The game plays around with interactivity, one of gaming’s key characteristics. It transcends conventional storytelling trends and is not afraid to delve into the concepts that it chose to tackle. Important topics and some that will leave you reeling from the miasma of thoughts that it injects straight into your mind. A narrative gaming experience unlike any other that we’ve seen before and was only really hinted at with the original game. We won’t find something like NieR: Automata again very soon and it’s important that you don’t miss out on this masterwork of what can be achieved in this medium.

Hack ‘n Slash ‘n Shoot ’em Up

You need only look at the developers for this game to know that combat is going to be excellent. Platinum Games have a reputation for crafting high-octane gameplay that is both engrossing and enjoyable. NieR: Automata is no exception to this. The combat is frantic with traditional hack and slash sensibilities being accompanied by such variation that you will potentially never get bored. You are not constrained to the usual light attack/heavy attack style, but rather given tools that will alter your combat style greatly if you so choose.

There are various weapon types that you can slot into your light or heavy attack slots that range from fast hitting katanas to massive swords that would break your back if you weren’t made of metal. You also have your pod which can be anything from a rapid-firing gatling gun to homing missiles which can also be fitted with chips that allow it to do special attacks such as a massive laser or rapid slashes in a radius.

If that’s not enough, the game also shifts gameplay styles on a dime. It not just gives a different perspective, it changes genre. You could be playing a twin-stick bullet hell style shooter with a mech unit or run on a 2.5D plane that almost turns the game into a beat ’em up. The hacking mechanic turns the game into a version of Asteroids. Top down, side-to-side, you name it, this game does it. You never grow complacent with the combat because, at any second, they can throw something new at you.

Boss fights are these multi-phase, multi-genre spanning events that are nothing short of breathtaking. The sheer scale, the intricate designs and the pacing of these fights take it to a new level. They’re also varied as you can fight a behemoth machine that skirts the skyline or an agile warrior that dances around you.

They also give you a great degree of customisation to your combat with plug-in chips. These chips are small bonuses to your playstyle along with some utility chips which help with collecting things or healing. While the bonuses aren’t immensely significant, often with only a small percentage increase, you can still tailor your setup to your particular playstyle. Offensive, defensive or otherwise.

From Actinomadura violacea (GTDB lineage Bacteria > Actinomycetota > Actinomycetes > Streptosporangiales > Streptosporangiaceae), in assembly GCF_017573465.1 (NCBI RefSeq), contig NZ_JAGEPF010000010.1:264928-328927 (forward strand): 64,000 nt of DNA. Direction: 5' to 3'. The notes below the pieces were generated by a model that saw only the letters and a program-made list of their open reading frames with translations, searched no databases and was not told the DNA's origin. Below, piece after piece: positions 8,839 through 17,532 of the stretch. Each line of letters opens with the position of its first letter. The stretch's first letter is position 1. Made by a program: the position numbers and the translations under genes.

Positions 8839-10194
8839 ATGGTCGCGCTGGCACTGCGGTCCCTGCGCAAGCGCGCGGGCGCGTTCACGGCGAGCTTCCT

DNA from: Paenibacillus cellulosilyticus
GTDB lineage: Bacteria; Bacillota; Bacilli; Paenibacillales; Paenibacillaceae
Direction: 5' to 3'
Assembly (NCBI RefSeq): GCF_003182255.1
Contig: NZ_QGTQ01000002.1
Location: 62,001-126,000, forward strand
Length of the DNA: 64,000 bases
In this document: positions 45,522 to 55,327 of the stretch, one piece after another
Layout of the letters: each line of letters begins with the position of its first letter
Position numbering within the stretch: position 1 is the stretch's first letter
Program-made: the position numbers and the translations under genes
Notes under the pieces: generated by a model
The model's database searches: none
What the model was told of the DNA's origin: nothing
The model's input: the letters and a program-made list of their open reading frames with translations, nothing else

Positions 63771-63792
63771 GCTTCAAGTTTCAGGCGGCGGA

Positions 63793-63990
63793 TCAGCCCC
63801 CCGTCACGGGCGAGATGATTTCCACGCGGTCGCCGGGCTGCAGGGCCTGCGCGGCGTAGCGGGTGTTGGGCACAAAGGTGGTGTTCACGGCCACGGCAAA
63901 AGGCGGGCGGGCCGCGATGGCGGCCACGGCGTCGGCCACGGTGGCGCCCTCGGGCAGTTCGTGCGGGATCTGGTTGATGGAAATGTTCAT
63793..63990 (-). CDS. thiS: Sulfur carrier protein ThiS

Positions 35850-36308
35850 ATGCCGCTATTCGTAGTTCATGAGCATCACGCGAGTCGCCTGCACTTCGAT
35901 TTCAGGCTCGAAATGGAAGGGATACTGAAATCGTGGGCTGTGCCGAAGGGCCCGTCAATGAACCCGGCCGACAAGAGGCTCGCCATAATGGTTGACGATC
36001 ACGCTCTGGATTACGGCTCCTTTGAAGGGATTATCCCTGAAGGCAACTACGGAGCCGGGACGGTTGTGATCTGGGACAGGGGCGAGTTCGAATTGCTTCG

The keyword with NieR: Automata‘s gameplay is variety. So many different options, playstyles, weapons, genre changes and so forth craft this gameplay experience that I’ve never really seen before. It’s jarring in many respects, but it’s more a pleasant surprise than something to condemn.

A Metal World

As mentioned, NieR: Automata takes place in a post-apocalyptic world where humans have been eradicated and machines and nature have taken it over as their new home. The game features an open-world that you can explore at your leisure and it’s divided into distinct areas each with their own unique theme. You will encounter a gaudy and sinister looking amusement park complete with robotic jesters all the way to a completely barren desert. There are some colourful characters that you can encounter in these areas along with some environmental storytelling that shows you what exactly happened to these places.

It’s fascinating that they went for a themed approach to their gameplay areas and considering you’ll play through the game many times in order to fully experience everything, these places will eventually have an alluring sense of familiarity to them. You’ll know them inside and out, experience all they have to offer and then have a fond remembrance of them once you inevitably fully conclude the game.

The game features some very traditional open-world tendencies along with some JRPG-like implementations. You get side-quests from various characters in different areas which are sometimes simple fetch quests or interesting little stories. The side-quests didn’t feel integral to the game as they can simply be seen as slight deviations, but their presence isn’t unwelcome. Some quests were so ridiculous that you can’t help but feel a strange attraction to them and want to see them through.